Advanced Search

Learn About The Holocaust

Special Collections

My Saved Research

Login

Register

Help

Skip to main content

Studio portrait of two Lithuanian Jewish soldiers.

Photograph | Digitized | Photograph Number: 02188

Search this record's additional resources, such as finding aids, documents, or transcripts.

No results match this search term.
Check spelling and try again.

results are loading

0 results found for “keyward

    Studio portrait of two Lithuanian Jewish soldiers.
    Studio portrait of two Lithuanian Jewish soldiers. 

Pictured are Yaakov Michles and Meir Brenner.  Meir immigrated to Palestine in the 1920s.

    Overview

    Caption
    Studio portrait of two Lithuanian Jewish soldiers.

    Pictured are Yaakov Michles and Meir Brenner. Meir immigrated to Palestine in the 1920s.
    Date
    1923 June 28
    Locale
    Lithuania
    Photo Credit
    United States Holocaust Memorial Museum, courtesy of Moshe Michles

    Rights & Restrictions

    Photo Source
    United States Holocaust Memorial Museum
    Copyright: United States Holocaust Memorial Museum
    Provenance: Moshe Michles

    Keywords & Subjects

    Administrative Notes

    Biography
    Yaakov Michles was born in 1902 in Kovno, Lithuania. He had six siblings, Hirsch (b. 1894), Natan (b. 1904), Rachelle (b. 1906), Luba (b. 1908), Hena, and Berta. Two of his siblings left Lithuania in the 1920s; Luba went to Palestine to study and Hirsch to Uruguay. Hena married a Mr. Yoffe, and they had a son, Bezalel (b. 1922). Yaakov was a soldier in the Lithuanian army for a time. In 1932, he married Rosa Meyerovitz, and they had a daughter, Chasia.

    After the start of WWII, Lithuania was placed under the Soviet sphere of influence, and by the summer of 1940 was occupied by the Soviet forces. In June 1941, Germany invaded Lithuania, and Soviet forces fled. The invasion was quickly followed by a pogrom that took the lives of several thousand Jews in the Kovno area, and in early July German Einsatzgruppen units began systematic mass shootings. Those who survived the initial pogroms and massacres were forced into a ghetto, including and Yaakov and his family. The ghetto was sealed in August, and residents of the ghetto were forced to provide labor for the occupiers. Even Yaakovs’s young daughter Chasia did sewing work in the ghetto, though she was at the time only nine years old.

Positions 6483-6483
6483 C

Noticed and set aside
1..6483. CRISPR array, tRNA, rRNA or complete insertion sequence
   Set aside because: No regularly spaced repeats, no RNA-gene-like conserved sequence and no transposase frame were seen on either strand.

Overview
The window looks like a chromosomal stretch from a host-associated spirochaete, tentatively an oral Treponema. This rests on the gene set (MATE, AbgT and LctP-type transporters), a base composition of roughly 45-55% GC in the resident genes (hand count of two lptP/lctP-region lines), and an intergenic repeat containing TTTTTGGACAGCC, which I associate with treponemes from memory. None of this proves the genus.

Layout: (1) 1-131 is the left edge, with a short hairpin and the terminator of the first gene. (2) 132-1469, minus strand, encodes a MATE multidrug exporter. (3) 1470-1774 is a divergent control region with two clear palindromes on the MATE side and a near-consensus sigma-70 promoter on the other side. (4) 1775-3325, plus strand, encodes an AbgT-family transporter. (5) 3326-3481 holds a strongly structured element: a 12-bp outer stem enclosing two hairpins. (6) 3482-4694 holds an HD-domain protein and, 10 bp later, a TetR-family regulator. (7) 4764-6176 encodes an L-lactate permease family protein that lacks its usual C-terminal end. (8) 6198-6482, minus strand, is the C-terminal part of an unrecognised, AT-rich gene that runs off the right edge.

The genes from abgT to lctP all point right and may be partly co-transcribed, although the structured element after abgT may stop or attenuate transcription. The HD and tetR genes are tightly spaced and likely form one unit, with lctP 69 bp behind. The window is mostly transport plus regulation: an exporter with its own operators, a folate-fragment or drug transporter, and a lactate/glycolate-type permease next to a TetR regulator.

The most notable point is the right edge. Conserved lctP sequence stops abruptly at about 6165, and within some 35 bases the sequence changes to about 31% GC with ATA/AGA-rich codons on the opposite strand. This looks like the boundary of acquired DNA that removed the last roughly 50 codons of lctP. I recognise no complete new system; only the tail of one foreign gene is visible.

In March 1944, the Germans conducted an action which targeted children and the elderly in the ghetto, and Yaakov’s grandfather, Yitzhack Leib Michels, was killed. During a children’s transport, Yaakov’s wife Rosa went to look for their daughter Chasia, climbed into a truck to check for her, and was never seen again. Chasia is thought to have been with Yaakov, and was not deported.

    In July 1944, the ghetto was liquidated, and Yaakov was sent to Dachau. Before leaving, he left his daughter Chasia with Genia (nee Kopelman) Riebman, another resident of the ghetto. The women in the gheto were to be sent to Stutthoff, and he hoped that Chasia would be safer there than in Dachau with him. Genia was in fact able to protect Chasia throughout their time in the camp, and through a death march at the end of the war, as well. After liberation, Genia located Yaakov and he was reunited with his daughter. Yaakov’s sisters Rachelle, Hena, and Berta all perished in the Holocaust. His brother Natan escaped to Russian and survived.

    Yaakov and Genia later married and had a son Moshe, born on May 31, 1947. They moved to Vilna, where Yaakov worked as an electrician in a printing plant. The family remained in Vilna until their immigration to Israel in 1958.
    Record last modified:
    2019-10-30 00:00:00
    This page:
    https:​/​/collections.ushmm.org​/search​/catalog​/pa1185613

    Download & Licensing

    In-Person Research

    Contact Us